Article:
Halftime Sports

Pinch Me, I’m Dreaming: The Future of the USMNT

October 15, 2015

The Florida Times Union

The United States Men’s Soccer Team will win a World Cup in the next 20 years.

Am I crazy? Probably. Will this happen? Probably not. But, it wouldn’t surprise me if it did. I mean, if Alexi Lalas thinks the United States team that got slaughtered 4-1 by Brazil, barely beat Peru, and lost to Mexico is world class, then the future should be bright!

Well, Lalas is an idiot, because the current team sucks, but the future is still bright! Even though my initial sentence is fairly farfetched, I fully expect the United States to at least be able to compete with the world class first-teams of South America and Europe in 20 years.

In America, pretty much every sport is currently world class except for men’s soccer. Football is unique to the United States; the NFL is overwhelmingly the most talented and popular football league worldwide. The MLB is challenged in popularity probably only by Japanese leagues, but there’s a reason you see Japanese players coming here to play. It’s better here. The NBA and WNBA are world class; there are European basketball leagues, but the United States dominated the last Olympic tournament, and undoubtedly boasts the most competitive leagues. Even the NHL attracts top players from all over the world: Russians, Canadians, etc. Then, you have college sports: universities attracting 110,000 football fans per game, and the NCAA basketball tournaments being as popular as they are. Women’s soccer is certainly world class as well after winning the 2015 World Cup.

In Europe, what is there? Soccer… maybe some European basketball leagues, tennis, and rugby, depending on the country. But, soccer trumps all of those in terms of popularity. Everyone follows soccer, everyone watches soccer. Every young kid wants to play soccer.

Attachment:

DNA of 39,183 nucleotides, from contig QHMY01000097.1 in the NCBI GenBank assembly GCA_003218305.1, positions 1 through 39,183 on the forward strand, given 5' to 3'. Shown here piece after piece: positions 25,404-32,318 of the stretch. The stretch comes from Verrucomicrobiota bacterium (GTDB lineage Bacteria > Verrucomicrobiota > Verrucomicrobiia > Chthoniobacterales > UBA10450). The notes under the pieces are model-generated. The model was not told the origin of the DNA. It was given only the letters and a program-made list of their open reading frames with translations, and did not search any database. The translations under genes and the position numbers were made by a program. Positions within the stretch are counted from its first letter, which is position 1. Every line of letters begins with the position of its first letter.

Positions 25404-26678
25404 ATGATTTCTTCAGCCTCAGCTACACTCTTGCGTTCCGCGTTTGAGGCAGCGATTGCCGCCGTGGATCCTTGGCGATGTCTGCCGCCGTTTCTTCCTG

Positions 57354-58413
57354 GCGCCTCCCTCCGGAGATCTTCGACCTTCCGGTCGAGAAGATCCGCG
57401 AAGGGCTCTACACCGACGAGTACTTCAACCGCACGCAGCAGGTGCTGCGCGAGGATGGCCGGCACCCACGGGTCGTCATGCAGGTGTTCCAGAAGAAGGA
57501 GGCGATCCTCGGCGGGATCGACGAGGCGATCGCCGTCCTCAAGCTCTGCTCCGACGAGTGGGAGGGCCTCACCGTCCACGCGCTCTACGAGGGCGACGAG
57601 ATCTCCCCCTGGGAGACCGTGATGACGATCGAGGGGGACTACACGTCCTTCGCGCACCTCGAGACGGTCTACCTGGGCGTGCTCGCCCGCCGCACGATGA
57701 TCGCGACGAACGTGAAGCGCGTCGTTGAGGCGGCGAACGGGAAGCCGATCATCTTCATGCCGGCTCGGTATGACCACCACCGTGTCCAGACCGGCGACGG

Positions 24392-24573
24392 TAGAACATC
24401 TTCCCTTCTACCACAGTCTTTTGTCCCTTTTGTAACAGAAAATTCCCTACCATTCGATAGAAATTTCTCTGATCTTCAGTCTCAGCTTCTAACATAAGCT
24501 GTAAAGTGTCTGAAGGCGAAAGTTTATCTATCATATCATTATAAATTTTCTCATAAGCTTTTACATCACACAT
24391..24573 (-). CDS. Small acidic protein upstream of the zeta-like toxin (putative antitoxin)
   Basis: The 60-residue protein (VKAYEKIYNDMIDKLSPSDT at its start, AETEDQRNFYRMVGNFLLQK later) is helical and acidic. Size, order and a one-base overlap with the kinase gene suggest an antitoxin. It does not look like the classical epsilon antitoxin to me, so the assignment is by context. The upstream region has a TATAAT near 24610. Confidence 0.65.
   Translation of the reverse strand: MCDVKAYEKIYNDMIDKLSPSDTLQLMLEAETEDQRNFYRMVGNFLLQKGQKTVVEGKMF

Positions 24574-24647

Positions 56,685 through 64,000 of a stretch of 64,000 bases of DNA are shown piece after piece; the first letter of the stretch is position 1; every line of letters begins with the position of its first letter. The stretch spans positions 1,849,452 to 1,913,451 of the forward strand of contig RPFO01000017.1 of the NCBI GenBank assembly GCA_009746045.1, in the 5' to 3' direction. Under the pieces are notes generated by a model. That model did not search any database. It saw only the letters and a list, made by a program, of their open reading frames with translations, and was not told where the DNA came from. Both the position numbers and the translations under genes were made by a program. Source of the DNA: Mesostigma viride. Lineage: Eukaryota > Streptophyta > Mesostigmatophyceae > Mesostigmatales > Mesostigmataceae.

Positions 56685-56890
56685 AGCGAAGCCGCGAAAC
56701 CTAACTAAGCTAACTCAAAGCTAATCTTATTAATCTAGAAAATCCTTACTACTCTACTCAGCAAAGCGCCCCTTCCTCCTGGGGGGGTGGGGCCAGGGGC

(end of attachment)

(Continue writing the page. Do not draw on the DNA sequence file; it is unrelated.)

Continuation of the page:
In the U.S., there are so many popular sports that soccer is put on the backburner, and the athletically talented kids have about seven different sports to choose from. Once they become teenagers, many athletes will pick the stuff that’s popular with the American mass, football, basketball, or baseball. Not soccer. They see their family and friends watching football, basketball, or baseball, and choose to play those sports.

The Americans who do pursue professional futures in soccer do it in the “American” way: dominate high school, get a college scholarship, go to college, and then get drafted to Major League Soccer. The MLS, the professional United States soccer league, is one of the only well-known soccer leagues that holds a draft for college students to enter. Once MLS players begin their professional careers in their early 20s after being drafted, they still have to learn the tricks of the trade on how to translate their game to the professional level. This “American” approach of attending college and then joining the pros at around age 21 works in football and sometimes baseball and basketball. But, it doesn’t work in soccer. It explains why the United States’ starting lineup in a direly important match versus Mexico on October 10th contained only two players under the age of 26; American players reach their prime much later than in other countries because of the way many of them are brought up through college. At that point, it’s too late for them to develop their skills much further, because their athleticism is already beginning to diminish due to older age.

In Europe, the cream of the crop soccer players join professional youth academies during their teenage years. They finish high school classes and improve their soccer skills through these boarding-school like academies, which are sponsored by professional clubs. They’re exposed to very impressive coaches and compete against other child prodigies who are involved in the academies of other clubs. This way, by the time players reach their early 20’s, they’re already prepared for meaningful senior team club caps and senior national team caps, whereas in the U.S., these players are just beginning their pro careers.

These are the differences between Europe and the U.S. in terms of cultivating soccer talent. The sport is overall more popular and has more interest in Europe, and they develop talent using academies rather than through college and drafts, which clearly works better.